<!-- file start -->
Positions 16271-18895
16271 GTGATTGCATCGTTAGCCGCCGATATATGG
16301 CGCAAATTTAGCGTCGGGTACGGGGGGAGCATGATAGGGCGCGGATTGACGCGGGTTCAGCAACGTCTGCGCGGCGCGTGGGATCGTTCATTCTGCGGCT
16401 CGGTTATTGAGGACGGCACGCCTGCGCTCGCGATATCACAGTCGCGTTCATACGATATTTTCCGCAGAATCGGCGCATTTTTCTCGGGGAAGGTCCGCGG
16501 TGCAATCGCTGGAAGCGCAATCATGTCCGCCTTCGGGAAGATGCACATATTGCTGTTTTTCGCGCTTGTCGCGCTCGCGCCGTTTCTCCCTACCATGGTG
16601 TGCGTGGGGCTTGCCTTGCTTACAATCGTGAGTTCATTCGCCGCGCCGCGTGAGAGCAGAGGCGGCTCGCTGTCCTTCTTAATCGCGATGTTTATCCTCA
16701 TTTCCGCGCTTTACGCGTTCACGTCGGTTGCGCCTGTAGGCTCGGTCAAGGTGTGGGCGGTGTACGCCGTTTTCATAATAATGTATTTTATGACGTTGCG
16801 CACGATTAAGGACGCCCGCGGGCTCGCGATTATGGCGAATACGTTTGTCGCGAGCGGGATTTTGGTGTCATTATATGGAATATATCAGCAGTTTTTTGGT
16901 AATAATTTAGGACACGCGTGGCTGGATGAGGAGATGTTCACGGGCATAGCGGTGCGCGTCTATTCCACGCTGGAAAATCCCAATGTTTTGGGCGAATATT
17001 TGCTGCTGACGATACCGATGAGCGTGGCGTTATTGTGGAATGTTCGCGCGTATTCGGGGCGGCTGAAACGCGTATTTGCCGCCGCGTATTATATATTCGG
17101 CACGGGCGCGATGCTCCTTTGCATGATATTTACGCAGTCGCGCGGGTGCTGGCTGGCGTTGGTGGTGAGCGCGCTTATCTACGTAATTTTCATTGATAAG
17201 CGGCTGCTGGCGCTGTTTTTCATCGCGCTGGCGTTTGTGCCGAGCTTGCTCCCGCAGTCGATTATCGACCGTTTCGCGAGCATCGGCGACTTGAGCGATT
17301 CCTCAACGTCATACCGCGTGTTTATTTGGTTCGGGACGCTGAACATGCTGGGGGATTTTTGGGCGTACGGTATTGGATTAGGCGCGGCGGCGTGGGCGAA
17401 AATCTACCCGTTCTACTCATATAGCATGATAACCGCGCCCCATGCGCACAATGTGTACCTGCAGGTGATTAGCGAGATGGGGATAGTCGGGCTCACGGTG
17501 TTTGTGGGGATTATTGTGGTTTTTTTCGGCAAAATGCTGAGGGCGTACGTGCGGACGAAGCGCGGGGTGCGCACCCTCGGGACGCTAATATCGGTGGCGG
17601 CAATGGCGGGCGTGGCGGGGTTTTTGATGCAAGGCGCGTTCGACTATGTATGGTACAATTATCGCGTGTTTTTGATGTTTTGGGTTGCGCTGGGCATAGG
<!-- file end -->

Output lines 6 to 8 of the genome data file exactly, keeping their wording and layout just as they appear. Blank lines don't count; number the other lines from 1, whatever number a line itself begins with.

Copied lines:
16601 TGCGTGGGGCTTGCCTTGCTTACAATCGTGAGTTCATTCGCCGCGCCGCGTGAGAGCAGAGGCGGCTCGCTGTCCTTCTTAATCGCGATGTTTATCCTCA
16701 TTTCCGCGCTTTACGCGTTCACGTCGGTTGCGCCTGTAGGCTCGGTCAAGGTGTGGGCGGTGTACGCCGTTTTCATAATAATGTATTTTATGACGTTGCG
16801 CACGATTAAGGACGCCCGCGGGCTCGCGATTATGGCGAATACGTTTGTCGCGAGCGGGATTTTGGTGTCATTATATGGAATATATCAGCAGTTTTTTGGT